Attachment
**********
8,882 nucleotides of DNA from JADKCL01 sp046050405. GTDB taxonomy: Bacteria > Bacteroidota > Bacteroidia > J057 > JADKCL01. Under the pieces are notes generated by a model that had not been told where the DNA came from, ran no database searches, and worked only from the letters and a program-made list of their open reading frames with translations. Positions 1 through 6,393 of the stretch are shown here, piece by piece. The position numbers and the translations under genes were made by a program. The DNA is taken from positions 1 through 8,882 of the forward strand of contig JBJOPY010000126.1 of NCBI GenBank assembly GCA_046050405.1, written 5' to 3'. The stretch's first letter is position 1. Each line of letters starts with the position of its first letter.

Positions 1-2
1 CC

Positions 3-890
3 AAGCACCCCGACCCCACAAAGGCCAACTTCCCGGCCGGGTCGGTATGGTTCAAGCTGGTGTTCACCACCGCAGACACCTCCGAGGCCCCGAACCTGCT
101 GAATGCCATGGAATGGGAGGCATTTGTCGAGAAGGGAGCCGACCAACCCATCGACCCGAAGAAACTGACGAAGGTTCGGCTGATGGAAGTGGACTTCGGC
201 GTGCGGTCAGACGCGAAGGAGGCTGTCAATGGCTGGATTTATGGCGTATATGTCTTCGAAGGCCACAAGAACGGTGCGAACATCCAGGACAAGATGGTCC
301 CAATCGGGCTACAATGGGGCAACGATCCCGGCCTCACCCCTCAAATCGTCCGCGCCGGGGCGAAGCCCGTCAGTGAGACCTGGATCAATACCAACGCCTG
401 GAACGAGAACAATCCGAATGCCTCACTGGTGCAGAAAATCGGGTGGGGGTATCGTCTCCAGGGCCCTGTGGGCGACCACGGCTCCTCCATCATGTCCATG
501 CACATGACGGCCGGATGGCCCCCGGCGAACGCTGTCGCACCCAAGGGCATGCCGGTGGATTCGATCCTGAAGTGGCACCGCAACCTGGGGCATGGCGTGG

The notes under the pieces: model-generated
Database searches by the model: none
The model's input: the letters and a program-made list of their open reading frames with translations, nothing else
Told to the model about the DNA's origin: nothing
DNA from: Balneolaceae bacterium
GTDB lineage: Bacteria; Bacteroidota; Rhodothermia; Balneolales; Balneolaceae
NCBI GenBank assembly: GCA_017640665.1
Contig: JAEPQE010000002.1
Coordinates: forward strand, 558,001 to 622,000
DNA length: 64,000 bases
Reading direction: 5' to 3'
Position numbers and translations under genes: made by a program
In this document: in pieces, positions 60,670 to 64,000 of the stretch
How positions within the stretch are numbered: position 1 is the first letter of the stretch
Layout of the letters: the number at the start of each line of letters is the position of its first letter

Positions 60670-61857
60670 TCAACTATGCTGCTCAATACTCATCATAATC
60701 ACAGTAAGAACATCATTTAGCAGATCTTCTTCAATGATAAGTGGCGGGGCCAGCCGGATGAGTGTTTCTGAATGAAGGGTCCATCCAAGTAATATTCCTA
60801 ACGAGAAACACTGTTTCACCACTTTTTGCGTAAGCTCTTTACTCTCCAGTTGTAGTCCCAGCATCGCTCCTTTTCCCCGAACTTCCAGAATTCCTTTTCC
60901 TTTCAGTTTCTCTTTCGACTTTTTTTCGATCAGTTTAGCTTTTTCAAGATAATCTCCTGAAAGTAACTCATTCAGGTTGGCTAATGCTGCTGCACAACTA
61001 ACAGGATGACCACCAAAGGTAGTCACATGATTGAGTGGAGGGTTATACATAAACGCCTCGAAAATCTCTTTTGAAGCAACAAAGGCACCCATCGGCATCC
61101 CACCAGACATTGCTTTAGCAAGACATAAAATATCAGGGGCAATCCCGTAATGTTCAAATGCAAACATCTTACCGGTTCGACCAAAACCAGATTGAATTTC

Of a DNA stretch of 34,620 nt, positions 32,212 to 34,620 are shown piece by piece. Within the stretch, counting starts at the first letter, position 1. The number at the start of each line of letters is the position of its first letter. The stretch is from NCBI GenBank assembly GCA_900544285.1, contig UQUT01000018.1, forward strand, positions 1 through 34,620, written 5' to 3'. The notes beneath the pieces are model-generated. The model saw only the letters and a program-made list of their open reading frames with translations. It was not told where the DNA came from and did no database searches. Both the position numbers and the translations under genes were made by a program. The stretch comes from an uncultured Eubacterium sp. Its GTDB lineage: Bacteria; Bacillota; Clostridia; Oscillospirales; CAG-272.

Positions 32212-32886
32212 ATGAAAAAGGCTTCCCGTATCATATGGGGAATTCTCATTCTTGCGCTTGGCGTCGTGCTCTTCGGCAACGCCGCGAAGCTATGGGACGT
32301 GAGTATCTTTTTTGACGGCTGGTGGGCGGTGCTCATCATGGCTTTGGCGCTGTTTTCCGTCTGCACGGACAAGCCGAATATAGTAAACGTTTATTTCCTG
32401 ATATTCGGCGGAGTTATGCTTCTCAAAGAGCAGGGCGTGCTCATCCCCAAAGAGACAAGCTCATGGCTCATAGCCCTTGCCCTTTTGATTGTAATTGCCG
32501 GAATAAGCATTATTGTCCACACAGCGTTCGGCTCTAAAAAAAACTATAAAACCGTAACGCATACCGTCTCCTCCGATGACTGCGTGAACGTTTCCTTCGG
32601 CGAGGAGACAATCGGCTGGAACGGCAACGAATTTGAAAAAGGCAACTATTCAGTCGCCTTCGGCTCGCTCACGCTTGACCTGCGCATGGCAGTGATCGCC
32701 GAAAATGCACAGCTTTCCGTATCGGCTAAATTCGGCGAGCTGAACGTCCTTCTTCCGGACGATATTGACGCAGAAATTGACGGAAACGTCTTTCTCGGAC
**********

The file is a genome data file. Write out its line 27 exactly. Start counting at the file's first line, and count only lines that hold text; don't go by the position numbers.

60670 TCAACTATGCTGCTCAATACTCATCATAATC